As an owner, manager or driver, you are responsible for the load on your trailer. It's as simple as that.
"It's your responsibility to tie down your load properly, securely and legally," says Jim Ladner, national sales manager, Landoll Trailers. "When you transport equipment, you accept the responsibility for any accident that may occur on your site, at a customer's site or on a public highway."
Yet, there can be many factors that distract you from properly securing a load. Maybe it's raining, it's cold or you're only moving that excavator a few miles down the road. But while you may be anxious to get done in a hurry, you are responsible for the lives and safety of the people in the immediate area, says John DeGeorge, national sales manager, Eager Beaver Trailers. "So slow down and take the time to load equipment safely," he says.
Know the limits
Securement specifics will be different for each piece of equipment you haul. But in general, there are certain factors to consider to safely and legally tie down equipment.
For starters, you need to know the load rating of the trailer and the weight of the equipment you're moving. The load rating can be found on the trailer identification plate or in the operator's manual. Equipment weight can be obtained by running it over a certified scale or referencing the owner's manual.
This information is needed to ensure you fall under the legal load limit, which is 80,000 lbs. in most states. Heavier loads, as well as those that are physically oversized (over-dimensional loads), will require specialized trailers and permits.
It's also needed to ensure you don't overload the trailer or any of its individual axles, which can cause a number of problems. Overloading the trailer can cause tire damage, as well as premature axle and bearing failure. Plus, it can seriously affect acceleration, braking and handling. Overloading the axles can result in heavy fines for carrying too much weight. State and local regulations can be more restrictive than those at the federal level, so make sure you know the rules and regulations for all the areas into which you're traveling.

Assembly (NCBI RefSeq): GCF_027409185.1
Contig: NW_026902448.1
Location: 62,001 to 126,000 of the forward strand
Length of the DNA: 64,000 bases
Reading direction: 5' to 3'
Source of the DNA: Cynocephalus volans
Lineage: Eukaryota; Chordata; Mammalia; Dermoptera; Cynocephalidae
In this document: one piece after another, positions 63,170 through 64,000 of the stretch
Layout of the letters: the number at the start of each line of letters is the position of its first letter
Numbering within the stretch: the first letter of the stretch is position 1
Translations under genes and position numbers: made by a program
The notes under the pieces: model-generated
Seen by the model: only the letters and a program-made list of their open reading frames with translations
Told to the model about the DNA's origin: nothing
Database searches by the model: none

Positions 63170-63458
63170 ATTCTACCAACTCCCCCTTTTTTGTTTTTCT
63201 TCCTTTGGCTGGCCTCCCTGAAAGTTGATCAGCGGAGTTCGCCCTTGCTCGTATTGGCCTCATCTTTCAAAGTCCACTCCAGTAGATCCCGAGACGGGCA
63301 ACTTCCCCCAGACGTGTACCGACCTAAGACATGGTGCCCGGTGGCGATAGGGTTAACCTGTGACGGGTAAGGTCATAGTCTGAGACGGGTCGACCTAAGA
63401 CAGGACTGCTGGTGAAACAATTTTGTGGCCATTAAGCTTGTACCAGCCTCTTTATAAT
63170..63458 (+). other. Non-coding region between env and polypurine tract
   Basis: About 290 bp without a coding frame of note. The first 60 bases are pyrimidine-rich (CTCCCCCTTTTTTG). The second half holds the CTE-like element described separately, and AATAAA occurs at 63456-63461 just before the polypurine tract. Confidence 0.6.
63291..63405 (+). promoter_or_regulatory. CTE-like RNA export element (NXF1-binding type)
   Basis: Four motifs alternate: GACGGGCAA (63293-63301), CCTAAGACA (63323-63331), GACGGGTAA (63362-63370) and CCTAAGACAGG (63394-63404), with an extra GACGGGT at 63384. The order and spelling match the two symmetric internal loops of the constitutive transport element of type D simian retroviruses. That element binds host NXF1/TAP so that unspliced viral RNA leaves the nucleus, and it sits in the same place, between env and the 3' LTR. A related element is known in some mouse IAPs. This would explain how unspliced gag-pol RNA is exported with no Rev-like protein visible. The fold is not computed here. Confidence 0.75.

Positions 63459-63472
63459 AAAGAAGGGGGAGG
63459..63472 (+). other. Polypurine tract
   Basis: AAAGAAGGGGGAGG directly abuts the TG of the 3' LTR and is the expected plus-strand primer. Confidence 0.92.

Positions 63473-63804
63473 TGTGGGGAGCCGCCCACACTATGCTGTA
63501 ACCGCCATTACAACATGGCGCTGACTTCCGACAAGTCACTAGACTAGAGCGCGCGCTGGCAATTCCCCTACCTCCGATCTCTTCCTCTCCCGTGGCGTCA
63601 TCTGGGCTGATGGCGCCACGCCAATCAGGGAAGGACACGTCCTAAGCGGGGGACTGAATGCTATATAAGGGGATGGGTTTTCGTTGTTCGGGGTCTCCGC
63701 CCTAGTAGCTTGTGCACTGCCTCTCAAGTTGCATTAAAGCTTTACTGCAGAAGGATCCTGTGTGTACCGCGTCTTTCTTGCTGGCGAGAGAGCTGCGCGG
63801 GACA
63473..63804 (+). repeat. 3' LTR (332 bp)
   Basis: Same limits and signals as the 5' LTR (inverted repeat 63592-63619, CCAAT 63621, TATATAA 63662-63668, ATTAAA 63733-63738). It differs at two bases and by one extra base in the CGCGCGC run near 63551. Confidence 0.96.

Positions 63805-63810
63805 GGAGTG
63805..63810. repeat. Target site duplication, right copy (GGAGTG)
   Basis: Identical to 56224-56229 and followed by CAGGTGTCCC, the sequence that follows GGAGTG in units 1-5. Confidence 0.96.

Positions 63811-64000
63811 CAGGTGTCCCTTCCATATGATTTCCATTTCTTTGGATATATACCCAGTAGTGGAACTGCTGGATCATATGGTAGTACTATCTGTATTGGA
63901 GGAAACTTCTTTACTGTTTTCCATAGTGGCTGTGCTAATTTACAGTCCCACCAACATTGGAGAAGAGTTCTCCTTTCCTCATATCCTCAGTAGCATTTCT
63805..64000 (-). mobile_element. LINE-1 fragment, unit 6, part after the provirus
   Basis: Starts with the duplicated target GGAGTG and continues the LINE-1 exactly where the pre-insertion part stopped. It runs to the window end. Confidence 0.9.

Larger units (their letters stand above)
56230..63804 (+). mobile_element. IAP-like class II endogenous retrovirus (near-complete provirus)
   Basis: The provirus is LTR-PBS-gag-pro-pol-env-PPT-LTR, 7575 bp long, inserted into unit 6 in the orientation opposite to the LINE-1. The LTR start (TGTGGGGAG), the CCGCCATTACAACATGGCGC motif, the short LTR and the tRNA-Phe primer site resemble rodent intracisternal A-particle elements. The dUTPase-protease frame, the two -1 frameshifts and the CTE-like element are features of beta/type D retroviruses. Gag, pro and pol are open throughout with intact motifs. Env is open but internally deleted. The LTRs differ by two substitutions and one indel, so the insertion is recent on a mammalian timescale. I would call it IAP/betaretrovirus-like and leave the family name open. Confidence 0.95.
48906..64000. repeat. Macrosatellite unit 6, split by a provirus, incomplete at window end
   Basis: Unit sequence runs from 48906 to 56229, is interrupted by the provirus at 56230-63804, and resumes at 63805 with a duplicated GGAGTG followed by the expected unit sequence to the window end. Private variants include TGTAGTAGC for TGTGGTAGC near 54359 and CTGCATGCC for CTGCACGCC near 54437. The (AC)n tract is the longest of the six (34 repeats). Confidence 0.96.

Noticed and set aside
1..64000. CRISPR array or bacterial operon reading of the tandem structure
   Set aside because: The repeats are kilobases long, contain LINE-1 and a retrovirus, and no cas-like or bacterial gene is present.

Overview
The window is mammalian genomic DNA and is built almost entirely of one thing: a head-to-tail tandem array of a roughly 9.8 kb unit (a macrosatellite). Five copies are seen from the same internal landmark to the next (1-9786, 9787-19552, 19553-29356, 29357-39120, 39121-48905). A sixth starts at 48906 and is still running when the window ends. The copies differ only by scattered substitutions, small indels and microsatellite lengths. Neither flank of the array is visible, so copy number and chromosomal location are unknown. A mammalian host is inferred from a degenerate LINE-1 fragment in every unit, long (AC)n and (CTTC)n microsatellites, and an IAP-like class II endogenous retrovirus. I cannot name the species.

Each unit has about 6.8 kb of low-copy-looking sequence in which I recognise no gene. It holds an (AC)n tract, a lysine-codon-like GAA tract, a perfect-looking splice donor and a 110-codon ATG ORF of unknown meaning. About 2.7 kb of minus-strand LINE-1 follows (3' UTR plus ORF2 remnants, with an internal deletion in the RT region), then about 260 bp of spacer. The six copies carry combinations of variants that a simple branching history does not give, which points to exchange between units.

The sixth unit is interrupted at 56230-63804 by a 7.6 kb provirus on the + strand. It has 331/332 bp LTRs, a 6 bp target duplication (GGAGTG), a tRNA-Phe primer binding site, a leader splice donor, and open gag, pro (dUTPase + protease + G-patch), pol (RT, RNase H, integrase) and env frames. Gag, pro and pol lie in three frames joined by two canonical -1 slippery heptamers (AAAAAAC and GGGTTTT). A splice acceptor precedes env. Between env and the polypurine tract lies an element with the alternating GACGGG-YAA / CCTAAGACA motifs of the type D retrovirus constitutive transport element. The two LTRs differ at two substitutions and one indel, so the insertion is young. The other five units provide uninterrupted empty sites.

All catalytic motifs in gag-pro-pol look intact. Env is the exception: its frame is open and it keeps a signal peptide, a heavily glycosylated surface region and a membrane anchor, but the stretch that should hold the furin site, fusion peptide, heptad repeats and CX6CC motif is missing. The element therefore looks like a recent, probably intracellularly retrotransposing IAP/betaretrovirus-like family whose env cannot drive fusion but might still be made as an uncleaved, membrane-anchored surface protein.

"The best way to avoid overloading a trailer is to use a trailer with a capacity that is more than the weight of your equipment plus the weight of the trailer," says Shane Zeppelin, marketing manager at Towmaster Trailers. "If you're close to the maximum trailer capacity with your equipment, get the next heavier capacity trailer to make sure you stay under the rated GVWR."
The Federal Motor Carrier Regulations' Aggregate Working Load Limit also uses equipment weight to identify the number of tie downs needed, as well as their capacity. The basic requirement is that tie downs must have a combined strength equal to at least 50% of the load being secured.
For example, if you're hauling a 20,000-lb. backhoe-loader, you need chains that can support a minimum of 10,000 lbs. A 3/8-in. grade 70 chain has a rated capacity of 6,600 lbs. Because this would be divided by two according to the load limit calculation, you would need four 3/8-in. chains to properly secure the machine. If you're hauling a 40,000-lb. excavator, you would need to either add more chains or upgrade to 1/2-in. chain for greater capacity.
Inspect chains before each use and remove from service any with cracked, stretched or fatigued links. Also make sure any tie-down points, binders, hooks and clevis pins meet capacity regulations. "A chain that can handle 6,600 lbs. means nothing if the binder can only accommodate 3,300 lbs.," says DeGeorge.
To keep the system strong during the entire transport process, you should periodically pull over to check the load. Chains and straps have a tendency to shift and stretch, so it's a good practice to stop a short distance down the road, pull over and reinspect all of the straps and chains. Retighten them if necessary, then reinspect them every time you stop for a break.